Policy change has ethanol ‘feeling like the rug has been pulled out’

Source: Written by Donnelle Eller and Christopher Doering, Argus Leader • Posted: Sunday, March 2, 2014

As Emmetsburg, Iowa, cellulosic plant starts, lower blend muddies future

NO FOOD CROPS: Nationally, about 5 billion bushels of corn go into ethanol production annually, about 40 percent of U.S. corn production. Food companies, livestock producers and others have complained that corn-based ethanol makes food more expensive for consumers, especially when drought or other difficult growing conditions limit corn supplies and push up costs. Development of cellulosic ethanol from corn residue left after harvest will boost the supply of renewable energy without pulling from food markets. (Ethanol supporters frequently note that about 35 million metric tons of distillers grains — a high protein ethanol byproduct that’s fed to livestock — are produced annually.)LOWER GREENHOUSE GAS EMISSIONS: Using cellulosic ethanol in your tank is expected to reduce greenhouse gas emissions 86 percent when compared with gasoline. Conventional ethanol creates about 20 percent less greenhouse emissions than a gallon of gas, government research shows.NEW CROP: Harvesting some of the corncobs, husks and stalks after harvest generates new income for farmers, who face declining commodity prices. Farmers in Emmetsburg are expected to get $60 to $70 for each bone-dry ton of stover. EFFECT ON SOIL: Environmentalists worry that too much crop residue could be removed in making cellulosic ethanol. Corn stover provides critical nutrients and helps prevent soil erosion.SUBSIDIES: The government has spent hundreds of millions of dollars to underwrite development of the technology and processes to make cellulosic ethanol at commercial scale. Critics say the fuel should be able to compete in the marketplace without subsidy.OVERSUPPLY: The government also intervenes in the market by requiring that biofuels account for a certain percentage of the nation’s fuel supply. Cellulosic ethanol will struggle to compete with lower-cost corn ethanol, which is expected to be in oversupply if the federal government reduces the required blending level for biofuels.


770 Projected tons of stover, mostly corncobs and husks collected after harvest, that will be used per day to make ethanol.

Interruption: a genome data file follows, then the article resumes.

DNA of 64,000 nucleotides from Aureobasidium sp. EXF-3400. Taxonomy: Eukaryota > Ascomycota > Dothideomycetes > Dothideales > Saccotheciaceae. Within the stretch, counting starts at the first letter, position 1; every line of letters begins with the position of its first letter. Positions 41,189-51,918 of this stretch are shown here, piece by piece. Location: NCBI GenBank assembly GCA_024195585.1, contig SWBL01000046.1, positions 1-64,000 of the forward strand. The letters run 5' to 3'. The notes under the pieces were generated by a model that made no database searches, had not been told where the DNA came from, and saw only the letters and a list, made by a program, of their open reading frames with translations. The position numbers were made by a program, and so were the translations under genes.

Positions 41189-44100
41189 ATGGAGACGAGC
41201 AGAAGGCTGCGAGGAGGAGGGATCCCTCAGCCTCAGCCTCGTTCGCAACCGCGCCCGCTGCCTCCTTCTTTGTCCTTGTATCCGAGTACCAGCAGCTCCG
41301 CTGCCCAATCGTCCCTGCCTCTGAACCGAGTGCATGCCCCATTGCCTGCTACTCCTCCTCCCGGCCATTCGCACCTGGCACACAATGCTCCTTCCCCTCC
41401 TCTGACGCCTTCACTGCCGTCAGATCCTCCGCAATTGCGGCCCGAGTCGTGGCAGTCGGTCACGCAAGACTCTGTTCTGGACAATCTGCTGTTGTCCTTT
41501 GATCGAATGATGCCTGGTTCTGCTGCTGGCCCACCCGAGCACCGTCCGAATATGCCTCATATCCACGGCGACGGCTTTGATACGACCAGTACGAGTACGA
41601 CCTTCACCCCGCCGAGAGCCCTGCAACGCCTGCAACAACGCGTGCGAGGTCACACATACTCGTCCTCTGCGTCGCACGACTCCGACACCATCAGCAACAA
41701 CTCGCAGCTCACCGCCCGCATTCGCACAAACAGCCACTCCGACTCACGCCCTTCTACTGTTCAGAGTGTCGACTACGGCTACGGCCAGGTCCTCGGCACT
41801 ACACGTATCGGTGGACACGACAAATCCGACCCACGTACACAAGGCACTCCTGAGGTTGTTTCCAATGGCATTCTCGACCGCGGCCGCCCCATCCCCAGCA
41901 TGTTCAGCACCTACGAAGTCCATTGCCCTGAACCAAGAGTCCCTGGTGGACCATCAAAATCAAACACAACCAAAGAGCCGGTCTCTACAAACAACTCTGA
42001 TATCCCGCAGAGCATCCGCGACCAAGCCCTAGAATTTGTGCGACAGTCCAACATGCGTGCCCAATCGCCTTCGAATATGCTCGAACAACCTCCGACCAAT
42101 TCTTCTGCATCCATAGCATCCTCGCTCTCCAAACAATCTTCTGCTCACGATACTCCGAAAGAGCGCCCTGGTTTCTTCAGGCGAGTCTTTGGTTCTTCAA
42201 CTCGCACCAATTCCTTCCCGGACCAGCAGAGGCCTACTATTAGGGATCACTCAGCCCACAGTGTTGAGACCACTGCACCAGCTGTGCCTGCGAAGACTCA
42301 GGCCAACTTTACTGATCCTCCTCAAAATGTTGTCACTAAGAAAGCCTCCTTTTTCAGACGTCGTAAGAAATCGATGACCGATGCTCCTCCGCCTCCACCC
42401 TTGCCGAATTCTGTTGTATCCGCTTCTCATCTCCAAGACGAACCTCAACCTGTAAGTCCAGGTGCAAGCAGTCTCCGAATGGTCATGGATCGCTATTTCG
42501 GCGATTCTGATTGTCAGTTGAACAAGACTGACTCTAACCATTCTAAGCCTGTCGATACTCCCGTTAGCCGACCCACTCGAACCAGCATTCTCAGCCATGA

20 Millions of dollars Iowa taxpayers have invested in Project Liberty.
25 The cellulosic ethanol production capacity at the plant, in millions of gallons.
22 Acres at the plant that will hold about 23,000 tons of stover. Farmers will store the plant’s stover on their land and deliver it as needed.
20 Millions of dollars that area farmers and harvesting companies will earn annually for stover collection.
100 Millions of dollars provided by the federal government for the project.
285,000 Number of acres where stover will be collected annually for cellulosic ethanol production. About a ton of stover is collected per acre.
500 Maximum number of farmers Poet estimates it will need to provide biomass for annual production.
55 Millions of gallons of ethanol produced with corn next door at the existing plant.
19 Millions of bushels of corn used at existing plant.
150,000 Tons of dried distiller grains byproduct, fed to cattle and hogs, that’s produced by Poet’s existing plant.

EMMETSBURG, IOWA — The line of headlights begins close to 6 a.m. as trucks and other vehicles file into the $250 million construction project south of this town of 3,900 in the state’s northwest corner.

Some of the 300 construction workers come from Iowa. But most — with license plates from Nebraska, Texas and Minnesota — fill about every apartment, hotel and trailer in a 30-mile radius of the city 130 miles southeast of Sioux Falls.

Workers pack Casey’s for breakfast pizza, line up at the Fareway’s meat counter and drop by Don Jose’s for dinner.

“I’m pretty sure it’s the biggest construction project Emmetsburg has ever seen,” said Daron Wilson, general manager of the plant being built by Poet-DSM.